1996 International Topical Meeting on Optical Computing, Sendai, Japan, April 21-26.
ion-implanted MQW structure is low ~ 0.1mW/cm2  and the
gratings for the high spatial frequency components in the input
image were saturated. In this case the carrier index gratings for
all the spatial frequency components have the same strength
which is equivalent to a thresholding operation on the power
spectrum. Additionally some hard clipping in the index variation
may be expected so that the device operates similar to the
thresholded and binarized JTC . Figure 3 shows the
correlation result for two identical circles of light in the input
image, the experimental result with the MQW device is shown
above the simulation result for the thresholded and binarized
We used a video-rate frame grabber card to capture the image from a CCD camera and combined this with a previously stored image using a scan converter. This was input to the SLM allowing the correlation output to be recorded as the input was changed in real time against a fixed reference image. Results will be presented showing that the system showed high discrimination between different face inputs. Figure 4 shows a result of changing facial expression in the input. The correlation output is influenced most strongly by the high spatial frequency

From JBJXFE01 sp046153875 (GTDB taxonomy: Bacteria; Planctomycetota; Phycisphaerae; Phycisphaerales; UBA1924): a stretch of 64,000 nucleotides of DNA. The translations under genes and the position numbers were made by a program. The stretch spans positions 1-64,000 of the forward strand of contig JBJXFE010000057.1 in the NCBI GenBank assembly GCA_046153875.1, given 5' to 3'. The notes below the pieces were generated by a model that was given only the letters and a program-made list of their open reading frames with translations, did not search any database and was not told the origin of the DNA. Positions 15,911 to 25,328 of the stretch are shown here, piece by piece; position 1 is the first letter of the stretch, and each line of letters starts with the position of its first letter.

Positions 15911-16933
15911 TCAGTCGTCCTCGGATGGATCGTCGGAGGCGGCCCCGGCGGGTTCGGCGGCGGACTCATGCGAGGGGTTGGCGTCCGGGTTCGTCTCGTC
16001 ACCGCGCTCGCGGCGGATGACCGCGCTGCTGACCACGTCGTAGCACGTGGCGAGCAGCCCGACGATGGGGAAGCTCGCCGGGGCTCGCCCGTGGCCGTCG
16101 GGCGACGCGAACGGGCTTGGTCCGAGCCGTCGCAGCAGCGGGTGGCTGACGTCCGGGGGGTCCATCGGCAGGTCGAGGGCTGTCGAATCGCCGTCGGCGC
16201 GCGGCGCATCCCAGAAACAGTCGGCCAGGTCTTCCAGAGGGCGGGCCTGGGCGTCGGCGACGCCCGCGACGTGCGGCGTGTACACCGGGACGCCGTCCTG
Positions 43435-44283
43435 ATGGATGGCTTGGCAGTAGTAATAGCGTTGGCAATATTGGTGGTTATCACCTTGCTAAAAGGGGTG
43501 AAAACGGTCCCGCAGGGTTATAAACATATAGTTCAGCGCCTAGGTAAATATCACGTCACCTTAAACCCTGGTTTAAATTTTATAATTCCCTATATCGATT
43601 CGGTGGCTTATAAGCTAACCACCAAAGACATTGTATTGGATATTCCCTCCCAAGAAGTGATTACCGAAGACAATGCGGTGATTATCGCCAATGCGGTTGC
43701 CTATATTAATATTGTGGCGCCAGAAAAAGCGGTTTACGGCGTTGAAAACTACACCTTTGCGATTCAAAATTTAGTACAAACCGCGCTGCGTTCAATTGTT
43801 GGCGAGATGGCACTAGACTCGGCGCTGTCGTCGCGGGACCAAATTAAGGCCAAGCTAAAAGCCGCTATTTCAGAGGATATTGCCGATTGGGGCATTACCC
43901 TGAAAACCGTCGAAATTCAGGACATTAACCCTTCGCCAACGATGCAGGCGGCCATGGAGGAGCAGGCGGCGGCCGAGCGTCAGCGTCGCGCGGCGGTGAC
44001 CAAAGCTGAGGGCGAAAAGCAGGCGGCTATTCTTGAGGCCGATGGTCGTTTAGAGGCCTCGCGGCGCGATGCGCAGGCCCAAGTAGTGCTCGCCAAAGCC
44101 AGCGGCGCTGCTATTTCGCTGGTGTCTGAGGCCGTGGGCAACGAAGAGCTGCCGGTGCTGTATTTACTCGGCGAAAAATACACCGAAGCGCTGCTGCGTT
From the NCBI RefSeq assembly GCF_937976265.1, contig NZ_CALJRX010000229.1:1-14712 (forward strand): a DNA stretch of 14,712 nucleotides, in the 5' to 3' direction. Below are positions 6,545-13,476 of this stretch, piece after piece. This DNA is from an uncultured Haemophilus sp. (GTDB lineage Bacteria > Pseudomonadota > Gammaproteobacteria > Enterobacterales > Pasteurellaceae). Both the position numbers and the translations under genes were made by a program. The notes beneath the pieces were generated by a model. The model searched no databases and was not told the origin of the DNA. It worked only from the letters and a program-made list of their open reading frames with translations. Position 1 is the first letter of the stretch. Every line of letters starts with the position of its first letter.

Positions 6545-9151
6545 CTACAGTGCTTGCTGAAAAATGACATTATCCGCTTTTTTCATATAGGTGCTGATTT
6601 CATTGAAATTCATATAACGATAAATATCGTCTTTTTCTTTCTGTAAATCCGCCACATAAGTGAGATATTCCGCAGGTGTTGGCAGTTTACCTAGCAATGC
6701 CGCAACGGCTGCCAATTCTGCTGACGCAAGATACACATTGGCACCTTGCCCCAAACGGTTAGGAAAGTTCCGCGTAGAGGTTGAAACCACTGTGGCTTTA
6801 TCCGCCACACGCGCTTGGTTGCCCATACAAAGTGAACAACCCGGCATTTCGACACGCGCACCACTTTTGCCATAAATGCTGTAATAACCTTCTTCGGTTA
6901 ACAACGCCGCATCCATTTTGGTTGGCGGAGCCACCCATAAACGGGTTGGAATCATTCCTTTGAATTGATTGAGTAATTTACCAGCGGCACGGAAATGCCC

components in the input, i.e. its edges. A change in
facial expression still contains much of the original
edge information and a large correlation peak
results. Video input to the correlator allows
changes in the input to be tested simply, such as the
tolerance of the correlation signal to a few degrees
of rotation. We will report on the auto-correlation
and cross-correlation signals between different
The photorefractive MQW device has many advantages for a pattern matching system based on the JTC. It offers a low power and compact laser diode based system with diffraction limited resolution and high correlation rate. It has potential for high frame rate throughput for applications such as searching large data bases.
Acknowledgements. The semiconductor MQW device was grown by MBE, and the thin film layers deposited, at the Institute for Microstructural Sciences of NRC.
. A. Partovi, et. al., Appl. Phys. Lett. 62, 464 (1993). . A. Partovi, A. M. Glass, T. H. Chiu, D. T. H. Liu, Opt. Lett. 18, 906 (1993). . S. A. Boothroyd et. al. paper WJJ2, W. S. Rabinovich et. al. paper WX6, OSA annual meeting, Sept 10-15, Portland, Oregon 1995.
. A. M. Glass et. al., Opt. Lett. 15, 264 (1990). . B. Javidi, C. J. Kuo, Appl. Opts. 27, 663 (1988). . Video clips of the real-time face input tests will be available on the internet at http://alpha.ps.iit.nrc.ca.
Figure 3. Auto-correlation peaks for input of two identical circles of light. See text for details.
Figure 4. Auto- and cross-correlation peaks from the face recognition system.